Robert Jon & The Wreck – Shine A Light On Me Brother

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With 2020’s Last Light On The Highway, Southern rock-tinged band Robert Jon & The Wreck hit all the right buttons to make UK listeners take notice. So much so, that after having to delay touring here because of the Covid pandemic, when they eventually got here; they not only ended up selling out dates but booking future ones for May 2022 before catching the plane back home state side.

Shine A Light On Me Brother proves a worthy follow-up album, featuring the same line-up as before with Robert Jon Burrison on lead vocals and guitar, plus lead guitarist Henry James, bass guitarist Warren Murrel, keyboard player Steve Maggiora and drummer Andrew Espantman all supplying backing vocals, as once more appear to be some female vocals on a few of the numbers.

Their music is easy going without being easy listening and on occasion they spin a tune on its axis and extemporise the emotional context of the music, generally on those songs where they share their penchant for the more mature side of storytelling in their lyrics. Not that we’ve got as many sad romances about what-might’ve-been this time round, indeed with ‘Shine A light On Me Brother’ itself they come on like The Blues Brothers in high buoyant spirits. When released as a single, the first few bars of that number had you prepared for a sturdy guitar-built hard Southern rock number but no sooner did they lift the piano lid up than they began whooping and a hollering like some righteous Stax-injected whiskey-drenched gospel big band. The added horns and female backing vocalists are felt aurally, and they add to the humour on the video they released to accompany it. Robert Jon’s lead vocals are loud and clear in the rock sermon, the piano rocks like Jerry Lee and there’s some slick slide guitar work – The overall effect like Edgar Winter’s White Trash just sat in on a jam with The Allman Brothers. Jon’s “Goddamn” at the end of the song was just what I was thinking, and bodes well for rest of the album.

They also released the next track as a single, with The Wrecks frontman commenting: “‘Everyday’ is an all-out good-time jam track that was born out of frustration due to lack of freedoms that we had grown used to pre-pandemic and were subsequently denied during lockdown. It’s about the desire to get together with friends, play music, have some beers, and just spend time with each other in person again. This track is one to be listened to on repeat and sung along to.” 

The song has a feelgood vibe, being reminiscent of former Traffic guitarist Dave Mason’s much-covered ‘Feelin’ Alright’ with added gospel and a rockier bottom end, with some roaring guitars to give the whole affair an upbeat closure. Next up, Ain’t No Young Love’ is a head-on smooth southern rocker, with female backing in the hook line choruses, that in different hands could have been an AOR tune. Once more, there are lots of guitar fills spilling out along the way. Organ and horns lead us into ‘Chicago’, a slow blues number with guitars chinking away. There are implied similarities with the previous album’s ‘Oh Miss Carolina’, though one gathers the woman question has gone to the windy city of her own accord and the singer’s hoping their relationship doesn’t blow cold. In contrast, ‘Hurricane’ with its acoustic guitars, a little slide, piano and organ dotted here and there but all kept to a minimum, while an allegorical tale of a stormy relationship, it at various turns sad and bittersweet; likely to grow on the listener it is vaguely reminiscent of early Eagles but less saccharine and with deeper southern grooves. It evokes an autumnal mood, whereas while also featuring acoustics and being a little wistful, ‘Desert Sun’ is much more upbeat overall.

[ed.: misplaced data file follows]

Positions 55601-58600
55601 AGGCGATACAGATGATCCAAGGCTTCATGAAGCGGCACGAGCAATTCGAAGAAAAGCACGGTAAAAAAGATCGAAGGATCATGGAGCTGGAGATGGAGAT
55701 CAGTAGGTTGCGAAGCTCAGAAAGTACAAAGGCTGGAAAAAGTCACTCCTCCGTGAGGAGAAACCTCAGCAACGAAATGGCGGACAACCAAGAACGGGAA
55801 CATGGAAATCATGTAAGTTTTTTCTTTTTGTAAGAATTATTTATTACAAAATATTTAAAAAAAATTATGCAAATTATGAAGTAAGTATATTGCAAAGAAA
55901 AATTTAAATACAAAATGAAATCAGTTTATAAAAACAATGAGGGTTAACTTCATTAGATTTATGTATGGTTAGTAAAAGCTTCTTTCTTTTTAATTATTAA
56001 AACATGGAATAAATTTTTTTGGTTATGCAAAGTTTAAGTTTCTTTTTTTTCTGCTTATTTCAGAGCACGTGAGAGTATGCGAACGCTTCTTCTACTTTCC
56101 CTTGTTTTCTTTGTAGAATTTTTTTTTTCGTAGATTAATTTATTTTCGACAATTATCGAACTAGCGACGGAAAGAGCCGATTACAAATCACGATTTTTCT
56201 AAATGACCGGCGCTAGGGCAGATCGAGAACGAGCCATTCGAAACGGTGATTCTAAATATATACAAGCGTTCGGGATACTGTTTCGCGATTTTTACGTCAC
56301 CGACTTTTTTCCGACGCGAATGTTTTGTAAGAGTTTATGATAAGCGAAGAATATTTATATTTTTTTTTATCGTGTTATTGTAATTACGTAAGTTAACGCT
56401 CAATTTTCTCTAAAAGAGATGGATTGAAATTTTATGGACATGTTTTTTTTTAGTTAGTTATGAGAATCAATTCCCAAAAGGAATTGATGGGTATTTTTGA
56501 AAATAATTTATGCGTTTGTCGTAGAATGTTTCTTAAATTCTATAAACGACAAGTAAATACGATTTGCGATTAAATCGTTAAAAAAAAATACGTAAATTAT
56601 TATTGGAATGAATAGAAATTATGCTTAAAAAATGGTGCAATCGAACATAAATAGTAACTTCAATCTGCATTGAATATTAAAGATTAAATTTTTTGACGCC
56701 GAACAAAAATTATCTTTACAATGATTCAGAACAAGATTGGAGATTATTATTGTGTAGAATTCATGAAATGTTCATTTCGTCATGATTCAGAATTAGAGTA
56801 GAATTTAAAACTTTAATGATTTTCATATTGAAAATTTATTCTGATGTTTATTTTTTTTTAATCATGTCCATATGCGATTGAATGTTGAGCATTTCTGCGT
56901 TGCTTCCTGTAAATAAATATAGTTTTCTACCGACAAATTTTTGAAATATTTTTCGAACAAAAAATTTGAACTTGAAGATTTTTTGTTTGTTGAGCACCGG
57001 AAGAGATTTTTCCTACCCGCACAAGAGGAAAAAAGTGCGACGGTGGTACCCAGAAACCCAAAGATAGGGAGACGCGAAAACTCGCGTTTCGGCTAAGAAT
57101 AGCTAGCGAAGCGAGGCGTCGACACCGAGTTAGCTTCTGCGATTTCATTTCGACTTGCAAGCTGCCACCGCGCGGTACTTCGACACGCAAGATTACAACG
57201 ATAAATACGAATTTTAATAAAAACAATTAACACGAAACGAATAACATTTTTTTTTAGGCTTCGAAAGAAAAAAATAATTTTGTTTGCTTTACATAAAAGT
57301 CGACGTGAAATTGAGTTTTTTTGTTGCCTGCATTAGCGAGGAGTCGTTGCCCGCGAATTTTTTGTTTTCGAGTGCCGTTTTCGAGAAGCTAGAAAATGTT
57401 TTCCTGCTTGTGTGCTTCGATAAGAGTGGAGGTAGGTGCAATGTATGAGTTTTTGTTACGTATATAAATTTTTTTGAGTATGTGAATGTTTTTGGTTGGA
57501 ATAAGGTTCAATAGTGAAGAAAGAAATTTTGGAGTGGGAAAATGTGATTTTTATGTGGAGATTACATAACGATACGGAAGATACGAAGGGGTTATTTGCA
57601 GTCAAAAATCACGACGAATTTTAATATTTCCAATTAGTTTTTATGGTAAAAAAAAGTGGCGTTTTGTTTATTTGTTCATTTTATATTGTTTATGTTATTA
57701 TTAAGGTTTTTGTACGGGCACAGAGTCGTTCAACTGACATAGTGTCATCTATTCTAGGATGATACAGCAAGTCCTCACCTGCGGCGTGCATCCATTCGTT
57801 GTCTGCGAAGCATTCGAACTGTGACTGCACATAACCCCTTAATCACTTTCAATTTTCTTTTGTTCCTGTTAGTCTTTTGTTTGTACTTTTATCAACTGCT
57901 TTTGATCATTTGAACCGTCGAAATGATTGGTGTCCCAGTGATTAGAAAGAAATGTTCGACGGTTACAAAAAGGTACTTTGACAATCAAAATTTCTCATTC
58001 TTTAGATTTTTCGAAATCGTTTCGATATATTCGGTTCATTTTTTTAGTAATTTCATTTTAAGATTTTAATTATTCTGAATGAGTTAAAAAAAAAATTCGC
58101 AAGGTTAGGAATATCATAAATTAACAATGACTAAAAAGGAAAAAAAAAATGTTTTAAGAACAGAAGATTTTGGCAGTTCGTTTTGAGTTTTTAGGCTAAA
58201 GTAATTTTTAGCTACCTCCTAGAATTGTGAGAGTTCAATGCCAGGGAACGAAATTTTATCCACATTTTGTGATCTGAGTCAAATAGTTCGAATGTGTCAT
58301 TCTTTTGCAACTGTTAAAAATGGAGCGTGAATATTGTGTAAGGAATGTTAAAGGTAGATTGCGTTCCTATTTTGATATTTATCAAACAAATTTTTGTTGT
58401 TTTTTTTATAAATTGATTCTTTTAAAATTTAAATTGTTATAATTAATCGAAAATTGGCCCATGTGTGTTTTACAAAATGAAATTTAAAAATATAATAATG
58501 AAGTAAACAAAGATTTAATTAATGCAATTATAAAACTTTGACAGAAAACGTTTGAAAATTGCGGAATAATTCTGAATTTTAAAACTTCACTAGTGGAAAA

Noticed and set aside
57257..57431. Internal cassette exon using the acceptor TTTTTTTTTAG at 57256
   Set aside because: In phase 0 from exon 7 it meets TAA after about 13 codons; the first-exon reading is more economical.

Movin’’ is where Creedence Clearwater Revival meets Tom Petty & The Heartbreakers in a mid-paced rock-a-boogie number and ‘Anna Maria’ see the return of acoustic guitars in somewhat austere medieval baroque manner. The woman in question is never happy despite seemingly pleasing herself in all that she does. Musically it builds into a wider-brimmed opus, with piano playing ever prettier even as the words grow darker and more painful in their proclamations; with the line “Why you gotta be so cruel?” the instrumentation moves epically along.

Similarly appealing is ‘Brother’, that opens as country rocker, builds towards sturdier slow blues rock, then gets grander in scope with a searching guitar solo soaring away. With charming harmonies drifting in and out, this is a heartfelt number, akin to the tale of a prodigal son yet to return. With cheeky chicken run guitars, a little rockabilly come country rock, ‘Radio’ has the band seeing the album off in fine form. An upbeat part tongue-in-cheek foot-tapping tune for an all-age dance around the floor, there’s some rocking piano and unexpected bursts of heavy guitar in evidence as it speeds towards conclusion.

I spent our first lockdown’s fine summer with the band’s previous album blasting out as I attacked the weeds in the back garden, soaking in the many poignant tracks thereon. This time round, Robert Jon & The Wreck offer an overall more up tempo and upbeat album, and is probably what we need as we edge our way back to freedom.

Track list:

  1. Shine A Light On Me Brother
  2. Every Day
  3. Ain’t No Young Love
  4. Chicago
  5. Hurricane
  6. Desert Sun
  7. Movin’
  8. Anna Maria
  9. Brother
  10. Radio

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